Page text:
The goal of this joint inspection program is to reach a mutual understanding between the inspection and quarantine agencies of both countries, to reach consensus on technical issues, and to remove current and potential technical barriers to soybean trade with China. USSEC China Country Director Zhang Xiaoping, and Marketing Program Assistant Zeng Yantian participated in this activity to work with the Chinese and U.S. inspection teams on the comparison study and to represent the interests of U.S. soy.
Late last month, a select group of chefs and foodservice publication editors got a close-up look at “aquaculture done right,” as they described it, thanks to a new educational campaign sponsored by the International Aquaculture Program of the U.S. Soybean Export Council (USSEC).
The group of four chefs and three editors learned about the complete hatch-to-harvest process for the sustainable aquaculture of soy-fed white bass and hybrid striped bass. After touring the hatchery at Hubbs Sea World Research Institute (HSWRI) in Carlsbad, California, the group traveled to Todos Santos Island off the coast of Ensenada, Mexico, to view the offshore grow-out operation at Pacifico Aquaculture.
The chefs and editors, including John Lawn of Food Management magazine, Gayle Bellamy of Restaurant Hospitality magazine, and Mary Petersen from the Center for the Advancement of Foodservice Education (CAFE), were impressed by the extensive feed research U.S. soy farmers are funding through the soy checkoff program managed by the United Soybean Board (USB).
Mark Drawbridge, Aquaculture Program Director at HSWRI, explained to the group how the soy checkoff program has catalyzed and accelerated the development of a commercially viable soy-based diet in just a few short years.
“The outcomes to date are significant for the long term economic and environmental sustainability of marine finfish aquaculture,” said Drawbridge, “It shows what is possible when people focus on science-based solutions to human food production challenges.”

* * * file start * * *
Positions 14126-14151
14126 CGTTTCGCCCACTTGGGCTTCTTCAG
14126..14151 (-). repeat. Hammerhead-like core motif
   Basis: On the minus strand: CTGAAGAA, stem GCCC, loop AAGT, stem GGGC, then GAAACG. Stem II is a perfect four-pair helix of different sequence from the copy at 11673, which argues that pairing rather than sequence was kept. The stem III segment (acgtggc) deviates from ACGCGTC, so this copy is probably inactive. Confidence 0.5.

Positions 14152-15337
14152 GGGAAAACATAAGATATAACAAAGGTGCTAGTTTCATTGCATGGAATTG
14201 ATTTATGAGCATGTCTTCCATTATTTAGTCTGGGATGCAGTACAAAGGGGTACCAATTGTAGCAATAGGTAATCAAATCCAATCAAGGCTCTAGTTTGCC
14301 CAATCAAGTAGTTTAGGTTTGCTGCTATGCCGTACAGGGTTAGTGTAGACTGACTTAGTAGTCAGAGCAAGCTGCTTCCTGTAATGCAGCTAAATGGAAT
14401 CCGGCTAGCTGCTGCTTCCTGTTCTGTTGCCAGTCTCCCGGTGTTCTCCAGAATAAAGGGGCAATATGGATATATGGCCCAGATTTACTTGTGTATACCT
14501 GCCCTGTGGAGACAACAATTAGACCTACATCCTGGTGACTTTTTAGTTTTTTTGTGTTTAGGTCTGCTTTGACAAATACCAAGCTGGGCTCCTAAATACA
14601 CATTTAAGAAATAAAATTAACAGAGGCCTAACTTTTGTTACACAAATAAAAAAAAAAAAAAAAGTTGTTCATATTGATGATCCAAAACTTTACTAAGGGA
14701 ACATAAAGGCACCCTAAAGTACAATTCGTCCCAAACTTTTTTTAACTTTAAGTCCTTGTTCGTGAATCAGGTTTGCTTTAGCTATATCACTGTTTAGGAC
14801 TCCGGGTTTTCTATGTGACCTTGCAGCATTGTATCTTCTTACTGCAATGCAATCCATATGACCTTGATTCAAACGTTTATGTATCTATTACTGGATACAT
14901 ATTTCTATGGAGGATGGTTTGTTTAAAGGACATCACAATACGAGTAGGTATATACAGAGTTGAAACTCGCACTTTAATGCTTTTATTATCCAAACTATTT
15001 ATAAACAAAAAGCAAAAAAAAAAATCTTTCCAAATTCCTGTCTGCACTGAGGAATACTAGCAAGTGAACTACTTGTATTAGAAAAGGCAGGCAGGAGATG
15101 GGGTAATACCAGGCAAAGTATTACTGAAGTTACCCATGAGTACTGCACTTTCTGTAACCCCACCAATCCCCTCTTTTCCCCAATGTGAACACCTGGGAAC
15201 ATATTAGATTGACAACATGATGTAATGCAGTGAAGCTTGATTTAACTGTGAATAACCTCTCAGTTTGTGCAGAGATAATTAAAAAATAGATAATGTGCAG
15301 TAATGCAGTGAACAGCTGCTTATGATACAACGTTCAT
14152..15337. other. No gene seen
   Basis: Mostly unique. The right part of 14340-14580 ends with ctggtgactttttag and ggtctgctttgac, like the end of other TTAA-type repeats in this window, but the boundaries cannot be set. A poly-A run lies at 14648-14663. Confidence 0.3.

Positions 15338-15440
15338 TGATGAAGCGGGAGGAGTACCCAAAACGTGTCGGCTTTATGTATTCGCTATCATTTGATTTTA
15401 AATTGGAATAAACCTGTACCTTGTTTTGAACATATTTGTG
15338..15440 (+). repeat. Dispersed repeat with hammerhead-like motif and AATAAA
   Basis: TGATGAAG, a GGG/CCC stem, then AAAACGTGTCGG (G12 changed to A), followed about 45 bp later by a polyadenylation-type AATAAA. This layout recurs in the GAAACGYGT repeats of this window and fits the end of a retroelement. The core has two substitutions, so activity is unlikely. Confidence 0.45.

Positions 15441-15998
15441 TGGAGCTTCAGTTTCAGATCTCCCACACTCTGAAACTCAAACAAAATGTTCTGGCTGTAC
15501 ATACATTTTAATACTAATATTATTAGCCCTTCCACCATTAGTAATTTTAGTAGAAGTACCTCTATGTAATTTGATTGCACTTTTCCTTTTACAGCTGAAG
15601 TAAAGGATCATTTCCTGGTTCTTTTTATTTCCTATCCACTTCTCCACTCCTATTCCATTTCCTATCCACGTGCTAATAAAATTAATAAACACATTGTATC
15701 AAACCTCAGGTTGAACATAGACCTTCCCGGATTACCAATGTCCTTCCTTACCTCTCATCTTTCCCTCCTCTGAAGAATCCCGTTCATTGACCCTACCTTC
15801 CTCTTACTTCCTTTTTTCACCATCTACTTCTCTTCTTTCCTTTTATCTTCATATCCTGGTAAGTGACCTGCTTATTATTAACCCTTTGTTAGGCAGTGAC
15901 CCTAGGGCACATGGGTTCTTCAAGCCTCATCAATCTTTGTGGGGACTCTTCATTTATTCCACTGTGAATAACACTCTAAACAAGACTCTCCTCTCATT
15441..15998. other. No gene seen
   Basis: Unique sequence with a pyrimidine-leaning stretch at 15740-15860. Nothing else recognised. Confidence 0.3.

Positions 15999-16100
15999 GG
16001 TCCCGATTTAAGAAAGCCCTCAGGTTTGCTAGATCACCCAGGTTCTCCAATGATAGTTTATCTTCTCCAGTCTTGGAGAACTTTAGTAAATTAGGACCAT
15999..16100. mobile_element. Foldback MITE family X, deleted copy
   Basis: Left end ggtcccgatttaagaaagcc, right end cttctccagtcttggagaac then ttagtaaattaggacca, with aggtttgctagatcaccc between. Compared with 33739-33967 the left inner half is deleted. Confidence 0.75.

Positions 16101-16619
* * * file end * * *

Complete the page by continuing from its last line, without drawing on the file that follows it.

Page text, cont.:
After touring Pacifico Aquaculture’s offshore pens, white bass were harvested especially for the chefs to experiment with culinary preparations in the farm’s rustic kitchen. The group then enjoyed dining on a light and spicy ceviche made by Chef Eric Dreyer, Chef de Cuisine at Fearing’s Restaurant, at the Ritz Carlton Hotel in Dallas; a rich fish and vegetable stew created by Rex Hale, Corporate Executive Chef at LHM Hotels in St. Louis; and hybrid striped bass sashimi with a variety of dipping sauces prepared by Rex Ito, co-owner of Pacifico Aquaculture.
“After seeing how these fish are raised and hearing about all the research involved, it really hit me when I tasted this fresh fish that there’s absolutely no difference in quality between farmed and wild fish,” said Jasper Mirabile, Jr., head of Jasper’s Restaurant Group in Kansas City, Missouri. “I would immediately look for ways to feature soy-fed fish on my menus in Kansas City.”
Corporate Chef Ray Berman, who leads menu development work for 100 locations of CraftWorks Restaurants, said his biggest takeaway from the tour is the fact that fisheries cannot meet the demand for seafood of a growing world population in the coming decades.
“Aquaculture is the future,” said Berman. “It’s interesting that the species being farmed now are more economically feasible. This local white bass has a feed conversion ratio of 1.25:1, compared to tuna at 17:1. Aquaculture is getting much smarter economically, and is addressing environmental concerns and focusing on sustainability.”
Dr. Michael Cremer, International Aquaculture Senior Program Advisor for USSEC, encouraged the chefs and editors to help educate their customers, readers and colleagues on the benefits that soy-fed fish offered to the foodservice industry, including high quality product, consistent supply and pricing, and the conservation of wild ocean resources.
USSEC member Owensboro Grain Company was recently featured in the Owensboro (KY) Messenger-Inquirer in an article titled “Diversifying Key to Owensboro Grain’s Success.”
Owensboro Grain is a 107-year-old family-run business which has evolved into a diversified soybean processing and grain merchandising company. The company was founded in 1906 when founder Henry E. O’Bryan bought ears of corn from farmers and sold them to the bourbon industry. By the 1950s, the second generation saw soybeans as an opportunity for further growth. Soybean extraction seemed a natural progression in the 1960s and 70s with the defatted soybean oil primarily sold to the dairy industry. The vision was further expanded as crushing capacity rose from 100 tons to 1,200 tons per day. (Currently, Owensboro Grain’s crushing capacity is 4,000 tons per day or 40 million bushels per year.) There was a point, however, in the late 1970s and early 80s that the family considered leaving the crushing business. The more than 140 crushing companies dropped to just 13 and many of the independent, family-run businesses closed. According to executive vice president and 4th generation family business member John Wright, the family made a strategic decision to stay in the crushing business for the long haul and today is the last family-owned soy crusher left.